Diabetes can cause damage to the nerves and blood supply to your feet. This is called Peripheral Neuropathy. This can cause loss of feeling in your feet. Therefore should your foot be damaged, then a Diabetic person may not feel the discomfort or pain. With other added foot complications and poor or blood supply the damage to the foot may not heal as quick, and the risk of infection is increased.
It is important that regular foot screenings are is undertaken. The patients foot pulses are checked and that the feeling of light touch and pressure is present on the soles of your feet and toes.
Poor control of the blood sugar levels can increases these risks.
If you have Diabetes you are more at risk of foot ulceration and potentially foot amputation. Currently statistics say that there are 135 amputations a week due to diabetic complications. However if you have regular foot screening, and follow guidelines on how to take care of your feet as a Diabetic, the risks are greatly reduced.
Diabetic Foot Care advice will be given at your appointment to help you.
DELETE TEXT BELOW THIS
Diabetes is a life long condition which can go on to cause changes to the foot. These changes can result in poor blood supply and damage to the nerves. (Peripheral Neuropathy). These changes are not always noticed so it is important to have regular Diabetic foot assessments for these changes.
If you have nerve damage in your feet you may not feel a break in the skin (which could just be a scratch). This could develop into something more serious such as an ulcer. In some cases infections develop and if combined with poor blood supply and other complications can result in an amputation.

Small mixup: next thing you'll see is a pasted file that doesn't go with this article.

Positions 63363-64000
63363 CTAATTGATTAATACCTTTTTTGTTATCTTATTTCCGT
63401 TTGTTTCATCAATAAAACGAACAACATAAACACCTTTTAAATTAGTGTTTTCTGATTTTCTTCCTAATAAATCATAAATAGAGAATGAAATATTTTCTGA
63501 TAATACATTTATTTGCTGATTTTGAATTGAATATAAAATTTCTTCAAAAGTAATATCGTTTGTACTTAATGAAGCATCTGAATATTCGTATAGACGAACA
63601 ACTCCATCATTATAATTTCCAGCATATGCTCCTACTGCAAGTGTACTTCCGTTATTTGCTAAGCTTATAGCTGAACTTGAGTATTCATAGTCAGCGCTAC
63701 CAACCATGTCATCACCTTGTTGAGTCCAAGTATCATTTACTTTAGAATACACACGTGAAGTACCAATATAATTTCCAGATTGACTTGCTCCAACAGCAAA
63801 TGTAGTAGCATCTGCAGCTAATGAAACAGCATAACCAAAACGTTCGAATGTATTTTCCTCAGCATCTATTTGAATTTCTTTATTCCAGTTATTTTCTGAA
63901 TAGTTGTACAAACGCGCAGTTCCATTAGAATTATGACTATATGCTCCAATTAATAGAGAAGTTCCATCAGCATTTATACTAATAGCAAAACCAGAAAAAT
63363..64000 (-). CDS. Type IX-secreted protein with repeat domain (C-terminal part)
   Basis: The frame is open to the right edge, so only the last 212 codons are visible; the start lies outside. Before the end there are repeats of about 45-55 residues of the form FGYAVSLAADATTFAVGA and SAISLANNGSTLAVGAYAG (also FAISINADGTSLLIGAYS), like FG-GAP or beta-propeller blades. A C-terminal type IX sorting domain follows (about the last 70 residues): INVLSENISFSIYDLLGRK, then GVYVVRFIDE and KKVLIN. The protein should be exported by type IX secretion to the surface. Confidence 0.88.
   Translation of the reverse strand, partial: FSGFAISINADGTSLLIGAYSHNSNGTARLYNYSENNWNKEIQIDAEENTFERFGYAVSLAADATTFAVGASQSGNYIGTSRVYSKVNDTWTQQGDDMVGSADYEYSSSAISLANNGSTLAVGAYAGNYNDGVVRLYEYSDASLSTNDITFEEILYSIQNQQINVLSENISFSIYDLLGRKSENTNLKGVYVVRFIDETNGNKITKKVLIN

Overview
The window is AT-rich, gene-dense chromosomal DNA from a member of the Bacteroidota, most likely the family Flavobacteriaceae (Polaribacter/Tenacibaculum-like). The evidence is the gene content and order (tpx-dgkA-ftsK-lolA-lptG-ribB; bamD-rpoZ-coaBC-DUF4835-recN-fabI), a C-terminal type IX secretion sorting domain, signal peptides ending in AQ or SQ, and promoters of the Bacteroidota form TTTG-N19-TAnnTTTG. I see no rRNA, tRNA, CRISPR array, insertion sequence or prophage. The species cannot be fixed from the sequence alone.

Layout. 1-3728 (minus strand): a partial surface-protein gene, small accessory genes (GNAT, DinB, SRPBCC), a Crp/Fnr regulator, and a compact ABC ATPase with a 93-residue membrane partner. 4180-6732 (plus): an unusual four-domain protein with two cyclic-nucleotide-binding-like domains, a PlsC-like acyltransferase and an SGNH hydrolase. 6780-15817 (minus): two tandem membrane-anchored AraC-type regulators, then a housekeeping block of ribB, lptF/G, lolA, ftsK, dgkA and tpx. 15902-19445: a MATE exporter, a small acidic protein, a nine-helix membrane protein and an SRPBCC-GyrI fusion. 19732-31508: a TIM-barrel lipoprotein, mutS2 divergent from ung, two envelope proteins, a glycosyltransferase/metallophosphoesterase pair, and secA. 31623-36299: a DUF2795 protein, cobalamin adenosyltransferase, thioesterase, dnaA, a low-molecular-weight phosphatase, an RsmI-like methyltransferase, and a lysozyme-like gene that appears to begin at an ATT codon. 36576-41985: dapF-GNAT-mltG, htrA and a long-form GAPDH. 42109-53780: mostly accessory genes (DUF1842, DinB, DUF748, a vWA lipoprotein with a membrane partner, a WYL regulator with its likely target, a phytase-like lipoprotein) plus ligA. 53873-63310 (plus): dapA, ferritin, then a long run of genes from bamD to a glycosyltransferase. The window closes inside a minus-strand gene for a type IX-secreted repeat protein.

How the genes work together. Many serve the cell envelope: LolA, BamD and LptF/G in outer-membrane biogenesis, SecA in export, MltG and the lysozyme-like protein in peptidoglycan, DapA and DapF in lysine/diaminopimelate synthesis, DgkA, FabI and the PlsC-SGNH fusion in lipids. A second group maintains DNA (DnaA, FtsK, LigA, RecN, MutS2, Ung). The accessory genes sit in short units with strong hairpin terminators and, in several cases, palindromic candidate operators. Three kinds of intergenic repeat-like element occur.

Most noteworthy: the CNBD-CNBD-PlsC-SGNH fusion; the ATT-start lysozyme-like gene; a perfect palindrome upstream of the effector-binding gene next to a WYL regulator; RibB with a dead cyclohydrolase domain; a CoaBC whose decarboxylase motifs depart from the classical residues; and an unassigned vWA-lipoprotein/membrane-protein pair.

The risks are greatly reduced if blood sugar levels are well controlled.
Diabetic Foot Assessment
At your Diabetic Foot Assessment the circulation in your feet is assessed by checking both foot pulses and your nerves are checked by lightly pressing on tips of your toes and soles of your feet.
Low Risk Diabetic Feet are in good condition with normal sensation and circulation. You are advised to have your feet checked every 6-12 months.
High Risk Diabetic Feet have poor circulation, neuropathy or loss of sensation, a foot ulcer or an amputation. If you have corns or calluses, cracked heels or any toe deformities this also increases your risk. You are advised to have your feet checked every 3-6 months.
For more information see our Annual Diabetic Foot Health Check Page.
Do I need a referral for Diabetic Podiatry?
No – our diabetic podiatry is private and does not require a referral from your diabetes specialist, consultant or GP but we can liaise with any doctors or specialists at your request to keep them updated.
To make a Diabetic Podiatry appointment in our Timperley Podiatry clinic you can call 0161 711 0625 or use our online booking system. For home visit enquiries please use our contact form or call us on 0161 711 0625.